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jgbsound

Multi-Mono vs Multichannel plug-ins in ProTools.

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So I'm wondering if someone could explain the fundamental difference between multi-mono and multi-channel plugins in Protools?

 

From what I understand the multi-mono plugins are good for unlinking the functions within the plugin and treating each channel to different values separately. 

 

Whereas the multi-channel plugins are good for "correlated processing" (one process that relies on another in the same effects chain?).

 

But doesn't this happen with either plugin type, by the fact that you have one plugin inserted above the next in the chain?

 

When would this be any different?  The only example I could think of is side-chaining.

 

Is my thinking wrong about this?

 

Could you give me an example of how you would use one over the other in a particular situation?

 

Thanks!

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Simply put, you can apply the same settings to all channels (multi-channel or linked), or you can apply independent settings to every channel (multi-mono).

 

More elaborately, multi-channel plugins are concerned with the stereo or surround field; what ever processing you do on one channel affects the processing done on the other channel(s).

 

Multi-channel makes most sense when doing spatial DSP, such as Reverb. You may use multi-mono when you want to control any channel independently from the others, such as in a multi-band compressor.

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Typically multi-band compressors split the frequency bands into low, low-mid, high-mid and highs. The frequency, bandwidth and the other normal compressor/limiter adj. parameters such as threshold, ratio, attack, release, ect., are user adjustable as well..

As José stated, these processors can be mono, stereo or multichannel.

There are many to choose from in all the plug-in formats, free and otherwise.

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Typically multi-band compressors split the frequency bands into low, low-mid, high-mid and highs. The frequency, bandwidth and the other normal compressor/limiter adj. parameters such as threshold, ratio, attack, release, ect., are user adjustable as well..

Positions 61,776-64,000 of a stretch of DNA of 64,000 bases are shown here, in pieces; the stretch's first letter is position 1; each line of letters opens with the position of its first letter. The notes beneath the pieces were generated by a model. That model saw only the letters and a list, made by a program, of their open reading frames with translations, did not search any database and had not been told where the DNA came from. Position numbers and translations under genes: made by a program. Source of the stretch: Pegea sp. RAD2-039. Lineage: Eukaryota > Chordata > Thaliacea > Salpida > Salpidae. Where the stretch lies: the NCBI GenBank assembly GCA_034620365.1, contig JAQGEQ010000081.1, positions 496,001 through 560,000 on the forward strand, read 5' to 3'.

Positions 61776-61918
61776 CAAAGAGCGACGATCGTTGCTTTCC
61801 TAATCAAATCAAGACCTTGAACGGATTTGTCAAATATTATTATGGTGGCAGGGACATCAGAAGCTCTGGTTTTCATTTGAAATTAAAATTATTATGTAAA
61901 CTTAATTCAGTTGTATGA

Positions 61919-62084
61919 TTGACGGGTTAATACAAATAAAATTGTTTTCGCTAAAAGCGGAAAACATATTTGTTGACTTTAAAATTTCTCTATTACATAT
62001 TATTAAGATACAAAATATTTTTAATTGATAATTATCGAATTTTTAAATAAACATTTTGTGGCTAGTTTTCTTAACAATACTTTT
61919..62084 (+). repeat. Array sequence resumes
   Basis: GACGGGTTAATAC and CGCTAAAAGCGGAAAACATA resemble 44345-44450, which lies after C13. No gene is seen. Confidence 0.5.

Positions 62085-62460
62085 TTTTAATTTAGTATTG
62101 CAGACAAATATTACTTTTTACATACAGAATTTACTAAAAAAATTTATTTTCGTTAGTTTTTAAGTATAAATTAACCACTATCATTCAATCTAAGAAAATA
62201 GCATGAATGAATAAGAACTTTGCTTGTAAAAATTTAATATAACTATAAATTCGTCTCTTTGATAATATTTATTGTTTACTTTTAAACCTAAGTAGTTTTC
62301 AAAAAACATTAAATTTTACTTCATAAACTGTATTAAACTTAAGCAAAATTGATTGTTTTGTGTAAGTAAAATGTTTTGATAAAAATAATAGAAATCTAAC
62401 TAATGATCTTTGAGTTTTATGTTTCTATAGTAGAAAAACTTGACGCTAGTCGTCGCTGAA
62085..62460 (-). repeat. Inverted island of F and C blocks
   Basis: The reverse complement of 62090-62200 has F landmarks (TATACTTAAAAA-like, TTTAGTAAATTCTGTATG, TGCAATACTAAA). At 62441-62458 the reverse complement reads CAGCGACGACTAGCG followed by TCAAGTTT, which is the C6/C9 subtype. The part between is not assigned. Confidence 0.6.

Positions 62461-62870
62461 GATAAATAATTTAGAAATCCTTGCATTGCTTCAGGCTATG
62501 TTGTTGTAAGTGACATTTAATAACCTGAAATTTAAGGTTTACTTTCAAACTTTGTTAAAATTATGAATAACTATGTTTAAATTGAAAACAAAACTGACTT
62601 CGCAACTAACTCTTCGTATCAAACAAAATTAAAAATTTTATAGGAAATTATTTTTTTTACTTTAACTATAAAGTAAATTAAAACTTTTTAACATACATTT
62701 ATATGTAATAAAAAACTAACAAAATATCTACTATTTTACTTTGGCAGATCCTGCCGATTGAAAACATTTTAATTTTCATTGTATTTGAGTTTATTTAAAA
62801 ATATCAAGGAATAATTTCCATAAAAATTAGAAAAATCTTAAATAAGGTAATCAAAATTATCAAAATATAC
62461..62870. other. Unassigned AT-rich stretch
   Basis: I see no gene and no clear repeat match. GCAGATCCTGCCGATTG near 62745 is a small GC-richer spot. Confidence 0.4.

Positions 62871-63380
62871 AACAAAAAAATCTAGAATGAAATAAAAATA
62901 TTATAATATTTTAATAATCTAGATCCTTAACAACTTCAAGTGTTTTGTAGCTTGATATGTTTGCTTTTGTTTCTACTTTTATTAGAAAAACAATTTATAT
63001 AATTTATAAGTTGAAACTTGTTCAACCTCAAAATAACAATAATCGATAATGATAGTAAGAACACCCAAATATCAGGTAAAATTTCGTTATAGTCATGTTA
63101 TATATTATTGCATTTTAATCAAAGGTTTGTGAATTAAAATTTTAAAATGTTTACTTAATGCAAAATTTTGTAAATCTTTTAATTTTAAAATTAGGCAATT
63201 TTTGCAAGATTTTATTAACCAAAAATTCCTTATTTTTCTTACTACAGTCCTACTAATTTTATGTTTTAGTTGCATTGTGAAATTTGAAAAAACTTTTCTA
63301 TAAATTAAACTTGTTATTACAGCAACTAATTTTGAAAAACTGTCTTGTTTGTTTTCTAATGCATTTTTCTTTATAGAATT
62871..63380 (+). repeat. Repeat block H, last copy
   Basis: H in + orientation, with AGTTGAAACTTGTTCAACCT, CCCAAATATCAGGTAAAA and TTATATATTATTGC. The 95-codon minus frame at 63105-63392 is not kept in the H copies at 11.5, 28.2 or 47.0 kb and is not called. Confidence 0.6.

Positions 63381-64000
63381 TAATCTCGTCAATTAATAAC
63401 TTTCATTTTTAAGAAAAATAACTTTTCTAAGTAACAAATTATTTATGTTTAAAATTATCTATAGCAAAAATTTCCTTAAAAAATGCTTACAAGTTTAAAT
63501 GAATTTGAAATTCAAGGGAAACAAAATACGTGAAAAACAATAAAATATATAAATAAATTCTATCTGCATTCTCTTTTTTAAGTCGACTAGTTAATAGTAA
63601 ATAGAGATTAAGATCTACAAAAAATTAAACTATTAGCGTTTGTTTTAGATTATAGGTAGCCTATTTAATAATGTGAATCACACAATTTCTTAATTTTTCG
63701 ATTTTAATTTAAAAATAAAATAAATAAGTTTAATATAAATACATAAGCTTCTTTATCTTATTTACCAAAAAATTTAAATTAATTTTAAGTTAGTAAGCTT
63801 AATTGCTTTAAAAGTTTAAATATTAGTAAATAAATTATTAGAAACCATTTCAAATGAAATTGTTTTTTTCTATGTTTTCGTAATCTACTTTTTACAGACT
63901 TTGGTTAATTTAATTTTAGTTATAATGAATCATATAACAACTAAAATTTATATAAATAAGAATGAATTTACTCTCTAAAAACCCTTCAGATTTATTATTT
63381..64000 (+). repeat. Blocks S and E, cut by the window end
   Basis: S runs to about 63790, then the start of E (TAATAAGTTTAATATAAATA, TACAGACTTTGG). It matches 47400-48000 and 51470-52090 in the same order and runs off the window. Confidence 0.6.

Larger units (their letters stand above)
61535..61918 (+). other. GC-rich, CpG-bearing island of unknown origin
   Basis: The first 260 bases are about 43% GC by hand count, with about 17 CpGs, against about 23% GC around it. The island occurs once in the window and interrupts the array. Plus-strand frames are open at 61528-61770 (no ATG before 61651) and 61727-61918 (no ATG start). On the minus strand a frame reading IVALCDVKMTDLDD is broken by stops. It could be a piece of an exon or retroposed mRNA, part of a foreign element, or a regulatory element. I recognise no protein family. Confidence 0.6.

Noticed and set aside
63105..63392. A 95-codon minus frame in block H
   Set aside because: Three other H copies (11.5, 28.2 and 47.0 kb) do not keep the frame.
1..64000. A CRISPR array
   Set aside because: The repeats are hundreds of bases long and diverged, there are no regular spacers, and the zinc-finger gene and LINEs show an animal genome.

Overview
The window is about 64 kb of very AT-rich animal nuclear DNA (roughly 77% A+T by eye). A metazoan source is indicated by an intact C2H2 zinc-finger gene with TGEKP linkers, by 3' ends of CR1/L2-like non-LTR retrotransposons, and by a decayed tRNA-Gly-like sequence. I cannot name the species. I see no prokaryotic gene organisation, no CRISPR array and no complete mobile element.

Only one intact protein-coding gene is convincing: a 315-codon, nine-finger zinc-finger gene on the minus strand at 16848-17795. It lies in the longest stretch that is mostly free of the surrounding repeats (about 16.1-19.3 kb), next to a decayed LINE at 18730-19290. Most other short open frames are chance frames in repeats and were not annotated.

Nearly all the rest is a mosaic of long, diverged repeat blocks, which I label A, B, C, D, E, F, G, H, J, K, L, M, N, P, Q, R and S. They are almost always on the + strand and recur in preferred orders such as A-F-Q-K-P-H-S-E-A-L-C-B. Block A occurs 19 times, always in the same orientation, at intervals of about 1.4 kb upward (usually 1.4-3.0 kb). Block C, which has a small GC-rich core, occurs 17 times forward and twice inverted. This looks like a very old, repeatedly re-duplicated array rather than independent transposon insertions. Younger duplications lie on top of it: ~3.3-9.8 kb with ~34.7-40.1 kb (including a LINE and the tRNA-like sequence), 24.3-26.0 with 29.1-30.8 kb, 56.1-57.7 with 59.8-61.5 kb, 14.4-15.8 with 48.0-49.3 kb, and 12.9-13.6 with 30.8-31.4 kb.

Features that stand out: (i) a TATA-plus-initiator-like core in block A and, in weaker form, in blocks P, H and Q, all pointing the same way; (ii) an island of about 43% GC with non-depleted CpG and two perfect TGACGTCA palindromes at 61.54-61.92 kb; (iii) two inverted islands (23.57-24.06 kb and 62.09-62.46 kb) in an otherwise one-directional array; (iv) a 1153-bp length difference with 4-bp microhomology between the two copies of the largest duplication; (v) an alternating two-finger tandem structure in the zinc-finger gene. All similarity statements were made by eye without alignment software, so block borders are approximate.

As José stated, these processors can be mono, stereo or multichannel.

There are many to choose from in all the plug-in formats, free and otherwise.

 

Correct, though my statement was not pertaining to frequency bands. I was just stating that it a multi-band compressor is available and sometimes used in multi-mono.

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I think I understand better now.  Thanks guys.  I guess I was using them correctly, but purely through intuition (okay mostly through trial and error), but was always curious about the difference.

 

 

Thanks!

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There are specific reasons for using multi-mono or multi-channel.

The obvious is that multi-mono plugins can have independent settings for each channel, but that's the the tip of the iceberg.

 

If, for instance, you are applying reverb for surround mixing using a multi-mono plugin, you aren't allowing each channel to interact (in essence you are putting a mono reverb on each channel, so that if you pan something toward one channel, you will only be getting reverb from that channel). Sometimes this is desirable. Sometimes it isn't.

 

A more common use for me is applying limiting to masters, specifically, when doing multiple stages of limiting. I'll sometimes use multi-mono (or unlinked L-R), followed by normal stereo limiting. This allows you to deal with some of the stray side peaks without causing the  whole mix to be affected. Of course, over-use of this can make the stereo center move around, so don't overuse it.

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